These rules aren't instructions on how to be funny. They certainly won't stop anyone taking offence. These rules are, however, a statement of what I hope is a reasonably clear moral position which preserves the right to criticise and caricature in such a way that the ideals of a liberal society are still upheld.
Following the tragic events in Paris last week, an alleged terrorist expert by the name of Steven Emerson appeared on Fox News over the weekend and proclaimed that there were areas of London that had Muslim gangs patrolling the streets to enforce an Islamic dress-code as well as incredibly writing off entire cities such as Birmingham as being entirely Muslim.
I don't doubt many people would have found the Charlie Hebdo cartoons extremely offensive, and I'm not here to tell you that's wrong, but the insinuation that insulting/offending people may have invited this horrific tragedy on any level is tantamount in my eyes to the old age adage that a rape victim "asked for it" by wearing a short skirt. It's victim blaming at its very worst, and especially against people who fought in many ways for the rights of those who attacked them. So long as offence remains within the bounds of what is legally acceptable, then it is just that - acceptable - whether you personally like it or not.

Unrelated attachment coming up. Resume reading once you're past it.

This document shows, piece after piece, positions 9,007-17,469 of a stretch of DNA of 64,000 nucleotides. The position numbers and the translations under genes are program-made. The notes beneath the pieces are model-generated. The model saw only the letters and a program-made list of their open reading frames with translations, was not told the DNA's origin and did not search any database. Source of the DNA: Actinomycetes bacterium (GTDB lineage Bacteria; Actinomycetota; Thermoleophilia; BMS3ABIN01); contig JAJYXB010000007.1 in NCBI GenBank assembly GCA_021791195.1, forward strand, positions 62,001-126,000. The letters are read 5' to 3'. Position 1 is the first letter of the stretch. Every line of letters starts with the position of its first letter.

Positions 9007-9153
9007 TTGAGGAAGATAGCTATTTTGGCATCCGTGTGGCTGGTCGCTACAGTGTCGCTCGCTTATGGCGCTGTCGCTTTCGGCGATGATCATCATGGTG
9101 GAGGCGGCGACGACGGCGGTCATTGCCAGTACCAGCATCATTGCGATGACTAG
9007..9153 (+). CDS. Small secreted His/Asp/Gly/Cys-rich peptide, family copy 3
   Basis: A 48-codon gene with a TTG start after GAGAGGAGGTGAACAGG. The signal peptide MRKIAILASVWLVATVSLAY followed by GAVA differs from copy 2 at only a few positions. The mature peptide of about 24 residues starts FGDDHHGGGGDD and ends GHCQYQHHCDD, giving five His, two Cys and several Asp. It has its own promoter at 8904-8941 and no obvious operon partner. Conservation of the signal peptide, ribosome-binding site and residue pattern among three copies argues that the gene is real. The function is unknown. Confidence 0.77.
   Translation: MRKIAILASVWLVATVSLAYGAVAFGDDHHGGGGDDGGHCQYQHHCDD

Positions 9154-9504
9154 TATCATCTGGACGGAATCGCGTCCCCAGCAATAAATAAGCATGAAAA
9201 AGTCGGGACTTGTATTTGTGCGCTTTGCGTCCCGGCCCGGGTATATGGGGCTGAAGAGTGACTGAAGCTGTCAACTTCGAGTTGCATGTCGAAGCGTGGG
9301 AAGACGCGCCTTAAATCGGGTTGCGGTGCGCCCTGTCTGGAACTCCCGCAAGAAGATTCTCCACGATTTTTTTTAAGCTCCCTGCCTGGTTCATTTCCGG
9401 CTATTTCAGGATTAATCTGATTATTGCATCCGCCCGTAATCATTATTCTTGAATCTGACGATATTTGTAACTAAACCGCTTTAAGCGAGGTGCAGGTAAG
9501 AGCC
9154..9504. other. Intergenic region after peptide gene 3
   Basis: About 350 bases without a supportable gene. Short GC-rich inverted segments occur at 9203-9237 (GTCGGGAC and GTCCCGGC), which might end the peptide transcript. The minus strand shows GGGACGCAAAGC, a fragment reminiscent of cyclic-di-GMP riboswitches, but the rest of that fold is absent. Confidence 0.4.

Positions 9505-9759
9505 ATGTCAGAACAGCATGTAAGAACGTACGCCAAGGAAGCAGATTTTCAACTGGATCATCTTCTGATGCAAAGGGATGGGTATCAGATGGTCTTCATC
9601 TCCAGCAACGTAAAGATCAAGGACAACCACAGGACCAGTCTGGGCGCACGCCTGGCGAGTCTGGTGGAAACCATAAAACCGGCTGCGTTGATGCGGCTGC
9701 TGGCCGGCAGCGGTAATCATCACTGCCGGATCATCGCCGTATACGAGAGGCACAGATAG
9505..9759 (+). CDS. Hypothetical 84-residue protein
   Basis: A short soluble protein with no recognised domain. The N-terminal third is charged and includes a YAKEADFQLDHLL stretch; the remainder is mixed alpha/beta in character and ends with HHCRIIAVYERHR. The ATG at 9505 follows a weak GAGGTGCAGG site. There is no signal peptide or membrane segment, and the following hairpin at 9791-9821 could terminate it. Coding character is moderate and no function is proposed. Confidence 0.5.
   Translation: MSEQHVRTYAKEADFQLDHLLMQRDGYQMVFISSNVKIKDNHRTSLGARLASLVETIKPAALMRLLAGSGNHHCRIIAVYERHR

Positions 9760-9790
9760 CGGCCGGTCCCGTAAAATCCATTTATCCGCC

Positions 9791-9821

BUDGET CUTS. The headline has been blasted on the front pages of every newspaper (apart from the tabloids obviously, who opted for more cultured titles such as 'BUDGET CUTS MORE DIFFICULT TO EXPERIENCE THAN THIS VIDEO OF A PREGNANT HAMSTER' and 'PAGE 3 GIRLS USE QUOTES BY PLATO AND ARISTOTLE TO DESRIBE GEORGE OSBOURNE').